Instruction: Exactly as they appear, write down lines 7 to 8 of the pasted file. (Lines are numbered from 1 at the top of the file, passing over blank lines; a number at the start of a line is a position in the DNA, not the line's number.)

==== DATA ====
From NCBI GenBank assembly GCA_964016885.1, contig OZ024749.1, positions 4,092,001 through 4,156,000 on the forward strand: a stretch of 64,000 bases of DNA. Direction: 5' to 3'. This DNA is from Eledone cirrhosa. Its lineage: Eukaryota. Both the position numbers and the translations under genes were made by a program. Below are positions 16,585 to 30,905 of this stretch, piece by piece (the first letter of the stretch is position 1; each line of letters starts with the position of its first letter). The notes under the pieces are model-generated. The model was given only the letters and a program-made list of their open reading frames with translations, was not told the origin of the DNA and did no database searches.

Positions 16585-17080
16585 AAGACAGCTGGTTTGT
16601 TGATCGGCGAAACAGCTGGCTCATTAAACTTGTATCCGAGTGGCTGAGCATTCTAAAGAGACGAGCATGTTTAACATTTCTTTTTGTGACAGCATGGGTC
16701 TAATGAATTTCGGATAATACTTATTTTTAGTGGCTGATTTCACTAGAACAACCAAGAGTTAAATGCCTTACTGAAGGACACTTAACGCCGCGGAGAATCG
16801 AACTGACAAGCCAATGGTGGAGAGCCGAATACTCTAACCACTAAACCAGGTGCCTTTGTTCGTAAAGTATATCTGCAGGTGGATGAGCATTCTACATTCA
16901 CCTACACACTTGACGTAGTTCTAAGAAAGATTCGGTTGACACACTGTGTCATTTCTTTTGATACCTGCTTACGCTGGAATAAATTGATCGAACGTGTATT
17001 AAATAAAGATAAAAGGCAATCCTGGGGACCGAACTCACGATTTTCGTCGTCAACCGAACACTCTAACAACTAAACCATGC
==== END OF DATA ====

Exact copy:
16901 CCTACACACTTGACGTAGTTCTAAGAAAGATTCGGTTGACACACTGTGTCATTTCTTTTGATACCTGCTTACGCTGGAATAAATTGATCGAACGTGTATT
17001 AAATAAAGATAAAAGGCAATCCTGGGGACCGAACTCACGATTTTCGTCGTCAACCGAACACTCTAACAACTAAACCATGC